Last month, I wrote about how I created my personal history by writing the “stories of my life.” This month my topic is the life history of my parents, Rusty and Gloria Rife.
My parents died within 18 months of each other in the late 1990s. It’s been 20 years now, and I still miss them every day. After they died, I decided I wanted to make sure their grandchildren (and succeeding generations) could have a sense of the kind of the people they were. So I “wrote/compiled” a book entitled Live Well, Laugh Often, Love Much, the Life History of Rusty and Gloria Rife. It contains brief histories they wrote about themselves, along with my observations, their obituaries, tributes given at their funerals, and letters written to and about them. Some of my children (their grandchildren) are old enough to have fond members of their Nanna and Papa (and their memories are universally positive!). But others of my children are too young. Certainly my parents were gone by the time they had great grandchildren. The purpose of the book about my parents is to ensure that their grandchildren—their descendants—know the goodly people who were their forebearers.
Here are some photos of the book.
The preface to the book about my parents contains the following descriptions of them and will show you why it’s important to me to preserve their memory: To know Gloria and Rusty Rife was to love them…. Gloria and Rusty were not rich; they were not famous; they did not hold high position. They were not perfect. But they were good, very good. And as they grew older, they just kept getting better (and that’s the whole idea, isn’t it?). They had a great marriage, an exemplary marriage. They were kind and respectful to one another, and they were understanding toward and kind to others. They did many good deeds. They visited the sick, comforted the widow, and loved little children. They attended weddings, funerals, and every other important event in the lives of their family members and friends. They carried with them a spirit of love, acceptance, and good humor. One always felt better in their presence. They were modern day Good Samaritans.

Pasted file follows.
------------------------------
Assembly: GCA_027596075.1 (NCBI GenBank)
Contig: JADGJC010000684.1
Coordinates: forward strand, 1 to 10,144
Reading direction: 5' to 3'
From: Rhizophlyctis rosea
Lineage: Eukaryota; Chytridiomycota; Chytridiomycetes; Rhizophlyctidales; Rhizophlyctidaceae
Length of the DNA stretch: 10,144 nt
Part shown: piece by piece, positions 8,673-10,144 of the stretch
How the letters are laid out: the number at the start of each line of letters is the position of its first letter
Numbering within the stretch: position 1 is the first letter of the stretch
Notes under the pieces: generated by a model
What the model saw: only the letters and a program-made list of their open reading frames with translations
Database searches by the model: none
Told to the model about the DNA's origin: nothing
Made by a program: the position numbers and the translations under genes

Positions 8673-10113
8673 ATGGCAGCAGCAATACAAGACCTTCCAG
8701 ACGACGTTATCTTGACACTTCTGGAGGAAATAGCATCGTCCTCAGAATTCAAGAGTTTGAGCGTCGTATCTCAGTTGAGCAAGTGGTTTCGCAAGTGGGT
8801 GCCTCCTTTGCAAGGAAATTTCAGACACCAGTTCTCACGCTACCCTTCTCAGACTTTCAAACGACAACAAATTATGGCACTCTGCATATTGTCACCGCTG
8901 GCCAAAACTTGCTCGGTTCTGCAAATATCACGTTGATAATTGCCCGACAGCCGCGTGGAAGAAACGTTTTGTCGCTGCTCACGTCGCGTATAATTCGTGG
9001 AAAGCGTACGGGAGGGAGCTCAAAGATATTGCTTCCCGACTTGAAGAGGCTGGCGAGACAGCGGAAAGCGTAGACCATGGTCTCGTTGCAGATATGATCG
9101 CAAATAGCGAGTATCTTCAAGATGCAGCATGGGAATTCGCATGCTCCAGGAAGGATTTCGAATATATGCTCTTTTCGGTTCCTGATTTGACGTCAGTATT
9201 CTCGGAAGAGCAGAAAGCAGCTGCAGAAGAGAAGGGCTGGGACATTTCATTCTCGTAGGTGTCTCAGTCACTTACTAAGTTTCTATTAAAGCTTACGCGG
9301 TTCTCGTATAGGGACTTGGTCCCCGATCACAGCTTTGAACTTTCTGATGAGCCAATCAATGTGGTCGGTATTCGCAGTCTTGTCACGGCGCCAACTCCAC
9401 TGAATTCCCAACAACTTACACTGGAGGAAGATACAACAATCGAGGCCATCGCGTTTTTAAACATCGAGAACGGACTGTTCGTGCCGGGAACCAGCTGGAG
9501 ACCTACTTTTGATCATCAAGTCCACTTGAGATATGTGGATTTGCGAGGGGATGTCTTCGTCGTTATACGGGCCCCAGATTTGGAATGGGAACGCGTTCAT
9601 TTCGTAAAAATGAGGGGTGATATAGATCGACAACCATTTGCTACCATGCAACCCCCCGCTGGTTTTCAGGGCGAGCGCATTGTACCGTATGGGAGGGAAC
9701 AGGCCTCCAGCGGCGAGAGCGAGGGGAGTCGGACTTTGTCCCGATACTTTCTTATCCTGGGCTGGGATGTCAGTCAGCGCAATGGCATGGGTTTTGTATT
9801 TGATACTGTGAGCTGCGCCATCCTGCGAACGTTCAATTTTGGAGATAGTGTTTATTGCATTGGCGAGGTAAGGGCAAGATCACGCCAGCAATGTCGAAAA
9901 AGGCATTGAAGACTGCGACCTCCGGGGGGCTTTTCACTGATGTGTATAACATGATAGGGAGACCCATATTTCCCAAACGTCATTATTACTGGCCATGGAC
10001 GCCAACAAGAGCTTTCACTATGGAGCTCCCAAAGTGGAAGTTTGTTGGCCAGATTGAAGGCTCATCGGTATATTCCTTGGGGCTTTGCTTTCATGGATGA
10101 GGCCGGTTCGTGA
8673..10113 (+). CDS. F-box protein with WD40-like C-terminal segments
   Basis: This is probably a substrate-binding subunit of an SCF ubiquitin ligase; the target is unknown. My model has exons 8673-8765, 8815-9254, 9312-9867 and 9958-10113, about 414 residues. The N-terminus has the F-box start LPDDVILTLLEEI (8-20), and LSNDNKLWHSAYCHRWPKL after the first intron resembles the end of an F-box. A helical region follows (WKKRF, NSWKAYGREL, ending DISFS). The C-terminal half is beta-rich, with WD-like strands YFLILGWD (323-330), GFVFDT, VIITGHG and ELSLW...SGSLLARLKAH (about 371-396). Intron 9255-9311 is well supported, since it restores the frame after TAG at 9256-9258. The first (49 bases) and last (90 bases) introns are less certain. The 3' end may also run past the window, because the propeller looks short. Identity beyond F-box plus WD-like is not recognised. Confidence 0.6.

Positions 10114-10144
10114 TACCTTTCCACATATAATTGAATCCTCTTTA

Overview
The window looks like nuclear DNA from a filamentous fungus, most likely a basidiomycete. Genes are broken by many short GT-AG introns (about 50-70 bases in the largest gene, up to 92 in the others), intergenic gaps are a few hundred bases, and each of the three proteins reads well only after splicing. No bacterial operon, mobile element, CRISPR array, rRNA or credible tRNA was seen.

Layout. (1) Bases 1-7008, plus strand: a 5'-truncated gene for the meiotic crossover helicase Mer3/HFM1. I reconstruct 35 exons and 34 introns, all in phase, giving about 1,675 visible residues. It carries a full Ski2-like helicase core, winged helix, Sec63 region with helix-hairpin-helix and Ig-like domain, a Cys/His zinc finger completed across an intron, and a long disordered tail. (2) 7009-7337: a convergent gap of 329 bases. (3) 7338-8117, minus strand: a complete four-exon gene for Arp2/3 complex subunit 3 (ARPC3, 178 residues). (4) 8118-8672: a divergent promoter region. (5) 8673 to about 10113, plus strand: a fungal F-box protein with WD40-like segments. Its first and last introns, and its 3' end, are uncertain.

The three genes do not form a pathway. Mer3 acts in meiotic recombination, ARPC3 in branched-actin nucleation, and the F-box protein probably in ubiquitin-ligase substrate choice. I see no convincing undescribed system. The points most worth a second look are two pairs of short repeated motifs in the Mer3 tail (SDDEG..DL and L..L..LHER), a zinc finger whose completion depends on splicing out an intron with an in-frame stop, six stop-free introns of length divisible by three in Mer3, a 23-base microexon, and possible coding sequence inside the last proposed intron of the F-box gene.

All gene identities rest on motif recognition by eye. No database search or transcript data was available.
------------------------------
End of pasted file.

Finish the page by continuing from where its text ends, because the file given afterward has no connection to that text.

Gloria and Rusty understood the difference between worldly possessions and portable things—things we can take with us when we die. Money was of little importance to them. They did not have much of it, but they were very generous with what they had. Relationships were important to them—family relationships and friendships. They excelled in the relationship business. Yes, to know them was to love them—and that’s the purpose of this book, to ensure that their descendants will somehow be able to ‘know’ them vicariously. It is also to inspire their family members who did not personally know them to follow their good example.